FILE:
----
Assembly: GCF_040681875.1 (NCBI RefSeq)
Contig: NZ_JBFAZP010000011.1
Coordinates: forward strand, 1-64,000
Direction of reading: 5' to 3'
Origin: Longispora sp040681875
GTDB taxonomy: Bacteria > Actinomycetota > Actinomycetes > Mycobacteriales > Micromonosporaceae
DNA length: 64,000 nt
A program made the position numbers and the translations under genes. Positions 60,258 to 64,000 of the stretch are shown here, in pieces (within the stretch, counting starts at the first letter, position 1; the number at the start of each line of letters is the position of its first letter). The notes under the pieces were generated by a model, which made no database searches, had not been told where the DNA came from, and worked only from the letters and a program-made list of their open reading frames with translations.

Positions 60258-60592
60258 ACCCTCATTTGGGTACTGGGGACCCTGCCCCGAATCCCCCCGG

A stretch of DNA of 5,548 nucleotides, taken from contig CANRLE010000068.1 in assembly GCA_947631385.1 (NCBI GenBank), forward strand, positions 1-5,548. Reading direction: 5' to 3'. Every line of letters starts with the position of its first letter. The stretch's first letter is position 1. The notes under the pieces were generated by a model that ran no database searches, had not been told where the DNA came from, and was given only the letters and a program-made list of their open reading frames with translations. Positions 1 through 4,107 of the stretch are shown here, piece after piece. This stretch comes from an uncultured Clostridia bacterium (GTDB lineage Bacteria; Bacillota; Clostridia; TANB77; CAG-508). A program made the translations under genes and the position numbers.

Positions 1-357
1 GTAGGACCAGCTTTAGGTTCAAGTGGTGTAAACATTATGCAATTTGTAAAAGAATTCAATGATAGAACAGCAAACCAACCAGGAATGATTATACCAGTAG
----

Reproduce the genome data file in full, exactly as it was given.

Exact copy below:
Assembly: GCF_040681875.1 (NCBI RefSeq)
Contig: NZ_JBFAZP010000011.1
Coordinates: forward strand, 1-64,000
Direction of reading: 5' to 3'
Origin: Longispora sp040681875
GTDB taxonomy: Bacteria > Actinomycetota > Actinomycetes > Mycobacteriales > Micromonosporaceae
DNA length: 64,000 nt
A program made the position numbers and the translations under genes. Positions 60,258 to 64,000 of the stretch are shown here, in pieces (within the stretch, counting starts at the first letter, position 1; the number at the start of each line of letters is the position of its first letter). The notes under the pieces were generated by a model, which made no database searches, had not been told where the DNA came from, and worked only from the letters and a program-made list of their open reading frames with translations.

Positions 60258-60592
60258 ACCCTCATTTGGGTACTGGGGACCCTGCCCCGAATCCCCCCGG

A stretch of DNA of 5,548 nucleotides, taken from contig CANRLE010000068.1 in assembly GCA_947631385.1 (NCBI GenBank), forward strand, positions 1-5,548. Reading direction: 5' to 3'. Every line of letters starts with the position of its first letter. The stretch's first letter is position 1. The notes under the pieces were generated by a model that ran no database searches, had not been told where the DNA came from, and was given only the letters and a program-made list of their open reading frames with translations. Positions 1 through 4,107 of the stretch are shown here, piece after piece. This stretch comes from an uncultured Clostridia bacterium (GTDB lineage Bacteria; Bacillota; Clostridia; TANB77; CAG-508). A program made the translations under genes and the position numbers.

Positions 1-357
1 GTAGGACCAGCTTTAGGTTCAAGTGGTGTAAACATTATGCAATTTGTAAAAGAATTCAATGATAGAACAGCAAACCAACCAGGAATGATTATACCAGTAG